Poetic beasts: rhyming cats and dogs
Poets find fruitful focus in writing about their domestic pets, says Maureen Kennelly
WC Fields’s dictum urging artists to avoid working with children and animals is widely known. It might then strike us as somewhat curious that certain Arts Council application forms invite applicants to supply a copy of their Animal Welfare Protection Policies and Procedures. Before there’s a chance to intone The Circus Animals’ Desertion, however, we discover the Arts Council has funded the likes of Duffy’s and Fossett Brothers Circus in recent years. Elizabeth Bishop credits the Barnum and Bailey Circus as the formative experience in her rich and enduring friendship with Marianne Moore. In Bishop’s delightful account, Miss Moore and Miss Bishop, as they called each other in the initial years of their kinship, set out on a trip to the circus. Aside from being a serial devotee, Moore was on a particular mission to repair a precious bracelet gifted to her by her brother. She persuaded Bishop to successfully distract the older elephants by feeding them stale brown bread while she snipped the hairs from a baby elephant, essential to restore the jewel to its former glory. The two poets then settled down to the circus proper, tucking into fresh brown bread which Moore had brought along.
Snails, giraffes, cats, oxen, chameleons – these are just some of the enormous range of animals in Moore’s poetry. Who knows – maybe her poem Elephants was in the mind of young Dubliner Sally Cullen when she won the naming rights to the first bull elephant born at Dublin Zoo last year. Sally came up with the name Kavi, an Indian word meaning poet or wise man.
Poets and animals have always been intimately connected, with Bishop herself no slouch when it comes to animalcentric poems. Some of her best-loved poems include The Moose and The Armadillo and some, as Colm Tóibín notes in his brilliant book On Elizabeth Bishop, are about “humans who were secretly animals” such as The Man-Moth.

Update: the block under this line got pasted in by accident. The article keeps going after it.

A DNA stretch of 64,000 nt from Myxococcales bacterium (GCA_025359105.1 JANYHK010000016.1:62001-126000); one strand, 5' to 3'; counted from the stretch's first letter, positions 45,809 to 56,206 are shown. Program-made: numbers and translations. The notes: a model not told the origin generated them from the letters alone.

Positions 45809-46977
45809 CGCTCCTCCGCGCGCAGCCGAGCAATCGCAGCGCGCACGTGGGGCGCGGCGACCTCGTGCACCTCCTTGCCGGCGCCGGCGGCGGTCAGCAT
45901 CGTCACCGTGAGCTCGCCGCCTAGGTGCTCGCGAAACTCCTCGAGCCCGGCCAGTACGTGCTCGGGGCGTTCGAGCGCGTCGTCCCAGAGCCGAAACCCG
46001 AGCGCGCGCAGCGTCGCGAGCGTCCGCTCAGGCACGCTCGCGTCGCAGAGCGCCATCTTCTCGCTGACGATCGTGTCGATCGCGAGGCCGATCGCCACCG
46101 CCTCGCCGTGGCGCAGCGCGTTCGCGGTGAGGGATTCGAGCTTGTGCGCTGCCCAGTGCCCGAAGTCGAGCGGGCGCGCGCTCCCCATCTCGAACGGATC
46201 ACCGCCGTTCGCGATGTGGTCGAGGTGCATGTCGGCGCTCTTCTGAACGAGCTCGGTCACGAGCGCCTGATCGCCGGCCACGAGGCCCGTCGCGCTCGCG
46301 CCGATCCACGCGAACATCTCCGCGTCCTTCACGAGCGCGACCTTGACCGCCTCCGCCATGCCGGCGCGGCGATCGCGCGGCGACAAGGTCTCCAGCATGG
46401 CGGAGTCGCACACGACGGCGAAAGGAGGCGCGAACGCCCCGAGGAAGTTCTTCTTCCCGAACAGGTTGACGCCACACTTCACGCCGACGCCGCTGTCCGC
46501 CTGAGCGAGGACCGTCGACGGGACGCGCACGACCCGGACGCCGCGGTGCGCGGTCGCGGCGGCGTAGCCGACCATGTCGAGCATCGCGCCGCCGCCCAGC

Who’d Be a Dog? is a Paula Meehan poem title and her first line sees the poet go further – “Who’d be a poet’s dog?” While Meehan might like us to believe she and her fellow poets represent a less-than-model dog proprietor, several poems of hers and her poet partner Theo Dorgan give the lie to this. In Handsel and Night Walk with the Dog, Bella, Meehan and Dorgan reveal a beguiling tenderness and care towards their late, much-missed canine pal.
In his introduction to the Faber Book of Beasts, Paul Muldoon suggests animals bring the best out in us. Our humanity and humility reach their heights in the presence of animals, suggests Muldoon, and these qualities are essential ingredients for the making of the best art. Animals such as elephants, skunks, otters, hedgehogs and hippos feature in Muldoon’s menagerie; how charming it is to observe how they nuzzle along together in his engaging anthology, where Seamus Heaney’s Skunk and Otter poems can be enjoyed and compared alongside Ted Hughes’s and Robert Lowell’s versions.
Moore’s poem England joyfully makes the case for poetry to be written in “plain American which cats and dogs can read!” Billy Collins appears to share that view of the cognitive powers of pets, though his poem The Revenant sees his canine narrator suggesting that dogs read and write in poetry while cats stick to prose. Collins sees dogs as a splendid marketing tool, proposing that the placing of one on a book cover increases sales by 17 per cent. The poet’s recently acquired cat is quite the bright spark. In The Literary Life we find the poet in his kitchen, observing his white cat, “looking as if he had just finished his autobiography”.
Maureen Kennelly is director of Poetry Ireland